Are you suffering from brain fog? Here are 5 ways to overcome it | Health


Brain fog is a common symptom of anxiety, and it can make it difficult to focus, think straight and can leave you feeling exhausted and frustrated. It can feel like a haze or like your mind is scattered and it makes it extremely difficult to make decisions and focus on a single task to completion without getting distracted or tired. Lack of sleep, overworking, and stress can be some of the symptoms of brain fog. Although it might be annoying, brain fog is treatable. Pay attention to your symptoms. If untreated, brain fog can decrease your quality of life and increase your risk for Alzheimer’s disease, Parkinson’s disease, and memory loss. (Also read: Troubled by brain fog? Ayurvedic tips to boost your brain power)

Anxiety Therapist, Anna, shared five ways to beat brain fog in her recent Instagram post.

1. L-Tyrosine

Dopamine is made from the amino acid l-tyrosine which is commonly found in protein-rich foods. Dopamine is a major neurotransmitter that’s a key factor in motivation, productivity, and focus. Eating a diet high in l-tyrosine can help ensure that you’ve got the basic building blocks needed for dopamine synthesis. Foods such as animal products (meat, poultry, fish, eggs, dairy), apples, avocados, bananas, beets, dark chocolate green leafy vegetables, nuts like almonds & walnuts, olive oil, oregano, rosemary, turmeric, watermelon.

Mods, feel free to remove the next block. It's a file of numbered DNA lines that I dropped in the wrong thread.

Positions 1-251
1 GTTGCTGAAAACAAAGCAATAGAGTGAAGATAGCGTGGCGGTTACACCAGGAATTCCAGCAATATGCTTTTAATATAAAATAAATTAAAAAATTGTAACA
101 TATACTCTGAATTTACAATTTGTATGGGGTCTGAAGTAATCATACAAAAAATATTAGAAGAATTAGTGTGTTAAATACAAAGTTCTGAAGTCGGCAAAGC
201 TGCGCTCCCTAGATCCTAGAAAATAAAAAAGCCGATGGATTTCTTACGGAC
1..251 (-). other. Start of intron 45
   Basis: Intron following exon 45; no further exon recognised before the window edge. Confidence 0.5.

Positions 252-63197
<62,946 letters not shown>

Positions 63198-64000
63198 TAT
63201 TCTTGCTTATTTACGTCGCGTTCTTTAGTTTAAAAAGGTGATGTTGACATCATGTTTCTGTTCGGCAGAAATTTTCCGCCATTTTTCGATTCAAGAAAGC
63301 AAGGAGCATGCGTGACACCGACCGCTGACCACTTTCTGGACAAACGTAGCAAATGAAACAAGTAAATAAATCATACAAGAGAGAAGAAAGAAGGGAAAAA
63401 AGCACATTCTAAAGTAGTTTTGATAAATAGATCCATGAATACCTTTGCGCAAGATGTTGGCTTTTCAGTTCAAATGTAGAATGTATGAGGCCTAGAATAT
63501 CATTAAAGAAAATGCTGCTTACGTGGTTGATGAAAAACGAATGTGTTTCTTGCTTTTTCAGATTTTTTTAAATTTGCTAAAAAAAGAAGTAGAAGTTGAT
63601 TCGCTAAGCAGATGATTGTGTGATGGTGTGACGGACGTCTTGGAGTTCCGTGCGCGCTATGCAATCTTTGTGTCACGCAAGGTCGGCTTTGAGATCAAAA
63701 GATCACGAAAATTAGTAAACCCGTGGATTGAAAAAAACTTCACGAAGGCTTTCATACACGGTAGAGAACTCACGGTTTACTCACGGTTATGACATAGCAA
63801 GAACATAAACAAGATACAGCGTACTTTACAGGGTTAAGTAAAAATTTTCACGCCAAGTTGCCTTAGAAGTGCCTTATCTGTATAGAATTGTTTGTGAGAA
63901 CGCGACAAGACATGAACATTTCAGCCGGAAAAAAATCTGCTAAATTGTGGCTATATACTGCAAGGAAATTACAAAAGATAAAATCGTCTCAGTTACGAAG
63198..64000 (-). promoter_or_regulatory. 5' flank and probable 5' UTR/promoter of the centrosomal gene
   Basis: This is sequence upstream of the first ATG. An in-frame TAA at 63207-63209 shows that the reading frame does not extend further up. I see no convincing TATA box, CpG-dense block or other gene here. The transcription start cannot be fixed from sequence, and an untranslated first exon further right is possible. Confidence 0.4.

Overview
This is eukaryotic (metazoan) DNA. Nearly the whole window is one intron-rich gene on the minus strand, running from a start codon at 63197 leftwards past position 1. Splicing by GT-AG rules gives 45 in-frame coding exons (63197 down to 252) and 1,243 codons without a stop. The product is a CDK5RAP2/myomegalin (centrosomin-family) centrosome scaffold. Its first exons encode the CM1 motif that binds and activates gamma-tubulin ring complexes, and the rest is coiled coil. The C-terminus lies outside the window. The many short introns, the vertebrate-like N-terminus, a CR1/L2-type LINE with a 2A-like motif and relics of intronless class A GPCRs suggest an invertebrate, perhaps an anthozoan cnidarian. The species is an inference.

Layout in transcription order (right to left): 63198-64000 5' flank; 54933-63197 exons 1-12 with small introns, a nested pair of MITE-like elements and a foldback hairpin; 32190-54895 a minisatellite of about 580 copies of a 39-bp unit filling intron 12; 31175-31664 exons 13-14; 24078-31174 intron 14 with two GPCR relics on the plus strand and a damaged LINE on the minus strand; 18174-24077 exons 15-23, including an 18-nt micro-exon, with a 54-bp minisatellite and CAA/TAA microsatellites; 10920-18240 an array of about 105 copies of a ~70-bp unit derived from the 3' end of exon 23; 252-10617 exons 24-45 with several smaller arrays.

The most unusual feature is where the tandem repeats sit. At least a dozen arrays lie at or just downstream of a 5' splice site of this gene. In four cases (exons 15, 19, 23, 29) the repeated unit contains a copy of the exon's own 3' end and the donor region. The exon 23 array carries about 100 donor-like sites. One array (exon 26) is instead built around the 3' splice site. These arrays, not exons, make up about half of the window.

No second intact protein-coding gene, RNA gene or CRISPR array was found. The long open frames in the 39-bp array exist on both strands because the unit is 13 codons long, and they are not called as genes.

2. “The list of 5”

Creating an endless to-do list only further overwhelms your brain and nervous system, pushing you to ‘shut down and procrastinate.

Instead, try each morning writing a list of 5 things to get done

  • 1-2 are IMPERATIVE and must get done.
  • 2-4 are NICE to get done, they aren’t time sensitive like the first 2.
  • 5 is BONUS would be nice to get done, but only if you get to it.
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The list of 5 forces you to priorities what’s really most important. What you don’t get done, can get moved up the list or moved onto your next day’s list.

3. Intermittent fasting

Intermittent fasting improves various metabolic features known to be important for brain health. Intermittent fasting helps reduce:

  • Oxidative stress
  • Inflammation
  • Blood sugar levels
  • Insulin resistance

Fasting also increases levels of a brain hormone called brain-derived neurotrophic factor (BDNF). Low levels of BDNF lead to difficulties learning new things, depression and mood swings. Intermittent fasting is NOT restrictive eating, meaning you can eat what you need in the ‘feeding’ times.

It’s a structured schedule of eating. The most common is the 16:8 structure. 16 hours fasting with an 8-hour eating window. Most of your fasting can be done whilst you sleep. However, it is important to remember that intermittent fasting should be avoided by people who are underweight, at risk of malnutrition, suffering from an eating disorder or having problems with maintaining their blood sugar levels.

4. Address nutritional deficiencies

Nutritional deficiencies can support brain health and improve cognitive function

  • Vitamins B6, B9, B12
  • Vitamin magnesium
  • Iron
  • Omega-3 essential fatty acids

5. Exercise

Physical exercise is one of the best things you can do for your brain. It boosts the production of new brain cells, slows down brain cell ageing, and improves the flow of nutrients to the brain.

The movement also is a powerful tool to regulate your nervous system. Your nervous system is designed to move, it actively completes the stress and fight/flight cycle. By exercising you allow your body and brain to move into a present & connected state in which you can focus more clearly.

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